If the obstacle is the business then that will be the only sufficient, and only necessary, reason.

• Yes, I am trying to persuade them. I don't care if they take the credit or if they think they came up with the idea--as long as the final topology is secure. Business isn't really the obstacle. Clients don't really have a say on how the organization does its business. The answers I'm getting here also verified my suspicion. I think they would respond to the words "best practice" or "industry standards" and other business-sounding catch phrase. – bruce bana Nov 27 '14 at 15:21

One good argument is that the bar really isn't that high to separate the web servers and database servers into separate DMZ's.

Use a real router/firewall, and put the web servers and database servers on separate VLANs, both of them outside the internal secure LAN, with firewall rules controlling access to the bare minimum required ports from the Internet to the web servers, from the web servers to the database servers, and no access at all originating from the web servers to the secure LAN.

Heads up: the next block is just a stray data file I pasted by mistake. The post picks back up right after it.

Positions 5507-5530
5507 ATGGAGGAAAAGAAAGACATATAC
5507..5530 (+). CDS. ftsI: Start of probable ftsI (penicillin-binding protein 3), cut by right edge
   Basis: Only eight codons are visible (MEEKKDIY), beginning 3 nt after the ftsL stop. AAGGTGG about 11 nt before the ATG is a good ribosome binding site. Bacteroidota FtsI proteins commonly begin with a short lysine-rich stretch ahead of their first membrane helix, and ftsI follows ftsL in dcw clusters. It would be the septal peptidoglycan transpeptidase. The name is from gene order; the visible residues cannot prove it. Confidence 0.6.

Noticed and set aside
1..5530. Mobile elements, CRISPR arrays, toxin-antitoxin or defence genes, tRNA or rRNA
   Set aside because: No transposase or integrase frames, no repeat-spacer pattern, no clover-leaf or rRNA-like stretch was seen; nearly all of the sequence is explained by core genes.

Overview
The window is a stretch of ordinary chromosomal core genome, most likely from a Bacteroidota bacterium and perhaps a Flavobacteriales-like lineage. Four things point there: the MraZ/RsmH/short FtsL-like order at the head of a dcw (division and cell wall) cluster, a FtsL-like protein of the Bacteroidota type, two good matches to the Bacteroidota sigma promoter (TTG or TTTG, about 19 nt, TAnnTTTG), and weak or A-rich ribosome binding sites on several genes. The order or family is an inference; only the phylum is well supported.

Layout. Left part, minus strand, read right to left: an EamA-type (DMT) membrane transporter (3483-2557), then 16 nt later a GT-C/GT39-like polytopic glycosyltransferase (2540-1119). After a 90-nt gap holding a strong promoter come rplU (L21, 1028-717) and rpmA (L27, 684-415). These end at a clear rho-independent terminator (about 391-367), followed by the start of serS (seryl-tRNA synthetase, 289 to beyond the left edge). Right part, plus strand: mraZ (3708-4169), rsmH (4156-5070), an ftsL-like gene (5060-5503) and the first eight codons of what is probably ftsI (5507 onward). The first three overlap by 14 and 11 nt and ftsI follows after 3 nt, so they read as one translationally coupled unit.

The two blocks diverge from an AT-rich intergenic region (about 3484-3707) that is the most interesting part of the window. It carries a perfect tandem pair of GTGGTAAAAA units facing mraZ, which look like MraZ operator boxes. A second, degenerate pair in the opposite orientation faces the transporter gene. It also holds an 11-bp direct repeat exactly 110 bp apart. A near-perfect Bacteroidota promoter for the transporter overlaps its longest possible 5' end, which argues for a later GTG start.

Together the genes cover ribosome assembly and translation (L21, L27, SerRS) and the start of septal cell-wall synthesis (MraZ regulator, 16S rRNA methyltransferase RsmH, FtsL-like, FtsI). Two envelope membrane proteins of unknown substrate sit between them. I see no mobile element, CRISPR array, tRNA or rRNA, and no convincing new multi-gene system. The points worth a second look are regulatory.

The firewall would also prevent any direct access at all from the internet to the database servers, and tightly control any access from the database servers inward to the secure LAN (for authentication purposes or whatever).

That way, the attacker can't even get to the network containing the database servers directly.

If they get a beachhead on one of your web servers, they're still not on the same network with unrestricted access to attack your database server(s), and if you have any kind of log monitoring in place you should receive notifications about the breach of the web servers before the attackers have had much time to attack anything else.

Even if they then manage to breach your database servers after some period of time through the one open port that the web server gets to use to communicate with the database, they've wasted all that time accomplishing relatively little, during which time you have been aware of their attack, instead of spending all of that time getting into your secure LAN.